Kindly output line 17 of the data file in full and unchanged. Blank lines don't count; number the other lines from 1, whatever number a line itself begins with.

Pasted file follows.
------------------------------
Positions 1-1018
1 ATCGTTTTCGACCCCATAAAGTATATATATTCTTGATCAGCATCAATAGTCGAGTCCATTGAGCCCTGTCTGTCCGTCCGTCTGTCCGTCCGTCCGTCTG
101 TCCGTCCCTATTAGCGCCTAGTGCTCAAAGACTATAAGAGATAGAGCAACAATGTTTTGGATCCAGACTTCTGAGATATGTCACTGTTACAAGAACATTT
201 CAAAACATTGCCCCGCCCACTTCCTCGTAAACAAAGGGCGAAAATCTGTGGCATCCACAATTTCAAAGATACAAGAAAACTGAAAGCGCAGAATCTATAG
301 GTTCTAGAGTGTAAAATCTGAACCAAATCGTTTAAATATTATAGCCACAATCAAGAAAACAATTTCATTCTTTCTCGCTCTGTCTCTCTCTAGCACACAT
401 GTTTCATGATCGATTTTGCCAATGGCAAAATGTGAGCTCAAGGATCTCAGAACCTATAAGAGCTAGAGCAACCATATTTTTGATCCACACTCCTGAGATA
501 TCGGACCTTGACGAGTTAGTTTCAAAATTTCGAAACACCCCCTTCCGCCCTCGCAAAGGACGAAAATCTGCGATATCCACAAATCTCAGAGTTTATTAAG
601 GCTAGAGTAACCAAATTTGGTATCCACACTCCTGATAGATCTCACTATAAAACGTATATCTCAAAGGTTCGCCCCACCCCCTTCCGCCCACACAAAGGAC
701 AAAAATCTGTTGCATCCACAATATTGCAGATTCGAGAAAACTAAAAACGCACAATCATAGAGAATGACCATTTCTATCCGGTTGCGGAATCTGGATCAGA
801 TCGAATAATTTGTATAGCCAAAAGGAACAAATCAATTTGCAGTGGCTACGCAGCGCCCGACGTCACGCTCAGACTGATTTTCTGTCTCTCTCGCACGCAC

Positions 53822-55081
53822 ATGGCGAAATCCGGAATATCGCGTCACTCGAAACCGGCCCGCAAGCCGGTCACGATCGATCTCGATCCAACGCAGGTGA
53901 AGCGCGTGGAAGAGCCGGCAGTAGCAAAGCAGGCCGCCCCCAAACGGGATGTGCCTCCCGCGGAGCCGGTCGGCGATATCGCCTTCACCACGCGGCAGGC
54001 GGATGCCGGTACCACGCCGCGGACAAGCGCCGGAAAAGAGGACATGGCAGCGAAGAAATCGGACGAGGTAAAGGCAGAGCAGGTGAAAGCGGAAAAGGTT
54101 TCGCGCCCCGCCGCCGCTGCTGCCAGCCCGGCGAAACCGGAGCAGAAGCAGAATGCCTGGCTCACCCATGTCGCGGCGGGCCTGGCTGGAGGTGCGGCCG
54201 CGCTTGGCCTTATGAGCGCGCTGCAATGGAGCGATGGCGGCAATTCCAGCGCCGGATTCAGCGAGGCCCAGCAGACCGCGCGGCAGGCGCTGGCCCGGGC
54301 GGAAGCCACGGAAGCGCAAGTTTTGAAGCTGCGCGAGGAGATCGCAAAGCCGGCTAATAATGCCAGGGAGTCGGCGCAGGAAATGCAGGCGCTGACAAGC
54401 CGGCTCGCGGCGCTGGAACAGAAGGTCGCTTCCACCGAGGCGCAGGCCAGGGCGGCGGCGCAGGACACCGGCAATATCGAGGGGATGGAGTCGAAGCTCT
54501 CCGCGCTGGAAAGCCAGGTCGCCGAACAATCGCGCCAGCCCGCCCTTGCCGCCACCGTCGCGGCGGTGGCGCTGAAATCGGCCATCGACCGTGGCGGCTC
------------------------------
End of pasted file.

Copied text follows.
54301 GGAAGCCACGGAAGCGCAAGTTTTGAAGCTGCGCGAGGAGATCGCAAAGCCGGCTAATAATGCCAGGGAGTCGGCGCAGGAAATGCAGGCGCTGACAAGC